By the way, if anyone else wants to say how much money they make, feel free to do so here and not on Fast Company.
And a final note, these comments and others on that Fast Company article are founded in some related #dramapress. It's written by Ghost founder John O'Nolan, reeks of an advertorial, and Matt Mullenweg shot back in the comments.
Money is always a tough thing to talk about. We each feel so self-conscious about it. My current income (invoices paid) sits around $45 – 50k which is by no means super huge, but it lets me live comfortable.
To many that number may seem super low, I’m have no doubt that others in the WordPress industry may have thought they did more business than me and realize now that they don’t and I’m sure it swings the other way as well.
Whenever I see discussions about finances like this it’s always important to frame them in what the expectations of the owner/operator are. I’m happy taking Friday’s off and most of Tuesday mornings to do podcasts, ride my bike…I could do more income if I worked more, but then quality of life…
Curtis, thanks for sharing! I love your openness. When you say “current income (invoices paid)” do you mean so far this year, or that’s your average per-year? Just out of curiousity, because I’m not sure it was clear.
Money in and of itself means nothing. You are totally right. It all depends what you expect, what you want, and what you plan to do for it. Working 80 hours a week to make more than the other guy is dumb. Working 80 hours a week to do something special that you are proud of is totally worthwhile for many. On the other side, making a good living working 35 hours a week is super attractive as well, even if it’s not as much as the guy working 80 hours per week is making.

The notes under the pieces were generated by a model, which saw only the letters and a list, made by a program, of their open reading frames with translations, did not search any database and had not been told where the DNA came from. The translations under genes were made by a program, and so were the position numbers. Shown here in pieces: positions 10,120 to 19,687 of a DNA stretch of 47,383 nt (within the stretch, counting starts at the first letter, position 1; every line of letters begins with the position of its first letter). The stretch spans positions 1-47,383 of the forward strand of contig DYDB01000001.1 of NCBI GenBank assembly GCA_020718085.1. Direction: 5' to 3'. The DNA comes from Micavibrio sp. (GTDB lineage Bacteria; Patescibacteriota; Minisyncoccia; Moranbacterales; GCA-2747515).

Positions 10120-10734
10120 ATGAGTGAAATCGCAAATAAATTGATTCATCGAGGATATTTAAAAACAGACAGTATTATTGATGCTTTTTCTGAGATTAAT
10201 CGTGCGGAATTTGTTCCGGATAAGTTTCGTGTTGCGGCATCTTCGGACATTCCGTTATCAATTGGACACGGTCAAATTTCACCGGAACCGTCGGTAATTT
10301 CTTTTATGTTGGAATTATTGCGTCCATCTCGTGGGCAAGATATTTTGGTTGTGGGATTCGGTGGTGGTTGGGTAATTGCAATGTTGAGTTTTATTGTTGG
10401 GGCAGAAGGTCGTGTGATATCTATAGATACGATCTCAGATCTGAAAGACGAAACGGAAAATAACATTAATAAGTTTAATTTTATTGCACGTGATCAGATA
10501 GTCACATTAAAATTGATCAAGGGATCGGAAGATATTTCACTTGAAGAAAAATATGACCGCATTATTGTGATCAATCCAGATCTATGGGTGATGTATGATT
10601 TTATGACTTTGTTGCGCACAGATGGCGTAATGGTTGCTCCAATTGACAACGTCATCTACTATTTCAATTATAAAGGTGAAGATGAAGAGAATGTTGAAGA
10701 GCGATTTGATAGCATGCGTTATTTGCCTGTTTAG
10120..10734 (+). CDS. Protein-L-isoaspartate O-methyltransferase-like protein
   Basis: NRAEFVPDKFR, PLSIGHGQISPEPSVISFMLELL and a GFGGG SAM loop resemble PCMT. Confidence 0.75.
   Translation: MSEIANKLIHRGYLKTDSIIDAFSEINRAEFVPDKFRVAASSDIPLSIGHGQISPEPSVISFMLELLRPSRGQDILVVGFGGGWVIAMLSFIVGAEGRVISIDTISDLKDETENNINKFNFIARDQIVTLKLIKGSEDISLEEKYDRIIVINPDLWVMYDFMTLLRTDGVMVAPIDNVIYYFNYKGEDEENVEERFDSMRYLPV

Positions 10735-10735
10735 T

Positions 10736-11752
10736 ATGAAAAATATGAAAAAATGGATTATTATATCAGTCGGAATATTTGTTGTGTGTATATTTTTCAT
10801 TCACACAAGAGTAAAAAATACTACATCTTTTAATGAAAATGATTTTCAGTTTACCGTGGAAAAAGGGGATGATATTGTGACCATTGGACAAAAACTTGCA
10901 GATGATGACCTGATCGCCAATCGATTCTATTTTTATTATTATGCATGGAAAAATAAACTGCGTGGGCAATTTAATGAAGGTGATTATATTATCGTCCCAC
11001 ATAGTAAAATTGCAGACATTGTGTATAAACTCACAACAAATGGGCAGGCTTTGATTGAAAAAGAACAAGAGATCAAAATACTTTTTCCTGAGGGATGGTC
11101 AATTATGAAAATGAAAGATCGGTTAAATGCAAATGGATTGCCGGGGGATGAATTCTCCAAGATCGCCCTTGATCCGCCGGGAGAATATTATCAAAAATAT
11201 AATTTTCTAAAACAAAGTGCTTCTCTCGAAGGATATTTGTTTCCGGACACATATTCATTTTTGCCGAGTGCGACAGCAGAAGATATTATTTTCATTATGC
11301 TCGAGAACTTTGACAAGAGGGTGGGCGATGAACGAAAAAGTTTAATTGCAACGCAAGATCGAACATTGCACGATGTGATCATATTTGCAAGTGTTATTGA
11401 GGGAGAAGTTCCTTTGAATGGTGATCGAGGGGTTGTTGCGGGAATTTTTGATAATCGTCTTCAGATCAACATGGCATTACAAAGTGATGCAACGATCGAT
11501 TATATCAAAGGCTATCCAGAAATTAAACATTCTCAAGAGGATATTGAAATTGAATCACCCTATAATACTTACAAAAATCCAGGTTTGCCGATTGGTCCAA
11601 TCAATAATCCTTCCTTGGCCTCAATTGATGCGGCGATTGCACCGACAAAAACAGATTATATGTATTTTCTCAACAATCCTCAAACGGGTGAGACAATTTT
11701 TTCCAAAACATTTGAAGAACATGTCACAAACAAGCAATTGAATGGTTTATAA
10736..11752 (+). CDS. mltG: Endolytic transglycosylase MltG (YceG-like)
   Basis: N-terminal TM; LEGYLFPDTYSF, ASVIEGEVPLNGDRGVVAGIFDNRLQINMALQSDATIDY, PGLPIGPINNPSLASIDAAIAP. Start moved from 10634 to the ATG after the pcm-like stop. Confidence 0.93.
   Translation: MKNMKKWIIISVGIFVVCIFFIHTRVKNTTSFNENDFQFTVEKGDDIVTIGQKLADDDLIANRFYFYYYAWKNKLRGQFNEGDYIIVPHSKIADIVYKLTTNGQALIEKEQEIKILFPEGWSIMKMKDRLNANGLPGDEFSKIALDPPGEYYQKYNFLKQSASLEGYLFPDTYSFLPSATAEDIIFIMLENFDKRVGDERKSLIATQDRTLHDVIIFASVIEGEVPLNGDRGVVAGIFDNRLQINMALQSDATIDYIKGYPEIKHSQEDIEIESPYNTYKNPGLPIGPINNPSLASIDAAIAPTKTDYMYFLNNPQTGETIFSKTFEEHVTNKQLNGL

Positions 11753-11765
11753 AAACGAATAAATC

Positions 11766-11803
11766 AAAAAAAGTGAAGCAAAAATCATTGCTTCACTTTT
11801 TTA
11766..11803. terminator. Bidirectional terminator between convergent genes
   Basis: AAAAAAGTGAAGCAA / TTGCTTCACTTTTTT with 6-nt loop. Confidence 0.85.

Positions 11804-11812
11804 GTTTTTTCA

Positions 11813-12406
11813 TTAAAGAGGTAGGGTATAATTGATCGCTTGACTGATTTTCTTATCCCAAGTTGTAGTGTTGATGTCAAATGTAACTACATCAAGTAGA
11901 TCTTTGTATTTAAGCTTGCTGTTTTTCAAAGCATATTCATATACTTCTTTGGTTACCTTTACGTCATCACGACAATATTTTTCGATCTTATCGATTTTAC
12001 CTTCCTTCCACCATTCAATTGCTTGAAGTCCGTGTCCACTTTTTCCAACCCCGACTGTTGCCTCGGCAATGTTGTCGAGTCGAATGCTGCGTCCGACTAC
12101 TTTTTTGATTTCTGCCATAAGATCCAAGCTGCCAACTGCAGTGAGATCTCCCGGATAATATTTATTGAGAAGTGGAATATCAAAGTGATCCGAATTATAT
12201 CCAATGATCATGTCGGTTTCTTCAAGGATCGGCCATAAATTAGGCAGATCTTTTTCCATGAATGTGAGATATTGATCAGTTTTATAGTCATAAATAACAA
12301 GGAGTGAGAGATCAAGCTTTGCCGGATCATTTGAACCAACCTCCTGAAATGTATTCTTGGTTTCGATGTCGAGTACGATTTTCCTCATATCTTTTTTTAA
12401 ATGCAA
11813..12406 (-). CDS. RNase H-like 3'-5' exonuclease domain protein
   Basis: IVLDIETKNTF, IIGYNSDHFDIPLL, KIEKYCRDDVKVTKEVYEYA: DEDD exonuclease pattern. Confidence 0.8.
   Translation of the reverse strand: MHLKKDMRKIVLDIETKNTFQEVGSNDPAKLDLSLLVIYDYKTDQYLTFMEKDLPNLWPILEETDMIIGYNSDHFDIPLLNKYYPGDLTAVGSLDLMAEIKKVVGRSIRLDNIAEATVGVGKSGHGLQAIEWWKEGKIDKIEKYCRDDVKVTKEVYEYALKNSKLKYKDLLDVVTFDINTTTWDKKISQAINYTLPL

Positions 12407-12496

As in that’s the invoices collected this year. That’s about the total income for last year so I’m on track to 2x my income from last year.
My wife and I have been teaching some financial management courses lately. I’ve seen the power of just sharing numbers without tiptoeing around them.
Way to many people view money as an indicator of their worth. It is not that at all.
Hey Brian. Sorry if that comment seemed like chest puffing. I actually hate talking about money, because that’s a byproduct of what we’re trying to achieve, not the main focus.
The Fast Company “article” was a blatant attempt to disparage the WordPress market, which is vibrant and growing ever faster. I though it was appropriate at that point to give some hard facts about where we’re at to counter his misrepresentations.
As far as we know, there are no other WP companies that make more than us, other than Automattic. Hence the “second” designation.
And if you’re disappointed in $7 million, stick with us. We’re just getting going.
Hey Brian! Thanks for taking the time to comment. I actually love that you disclosed the revenue, but I’d rather see it in a post with some analysis or something. John really stirred the pot with that post, and that’s why I felt it was a bit chest-puffy in that context 🙂
Technically, I don’t *know* of others that make more, but that’s because it’s just not public. I have a feeling that a couple are beyond that number – but I don’t know for sure. I also think there are probably a few companies we’ve never heard of that are making a ton of money using WordPress.
And don’t worry about my disappointment, you guys are doing just fine obviously, and I’m excited to see what you come up with next 🙂
PS, for real, I’d love to see a post or video where you break down your revenue streams and strategies. I’m fascinated by that type of information (and would pay to hear you discuss it).
Interesting information. And the openness in the comments is always refreshing.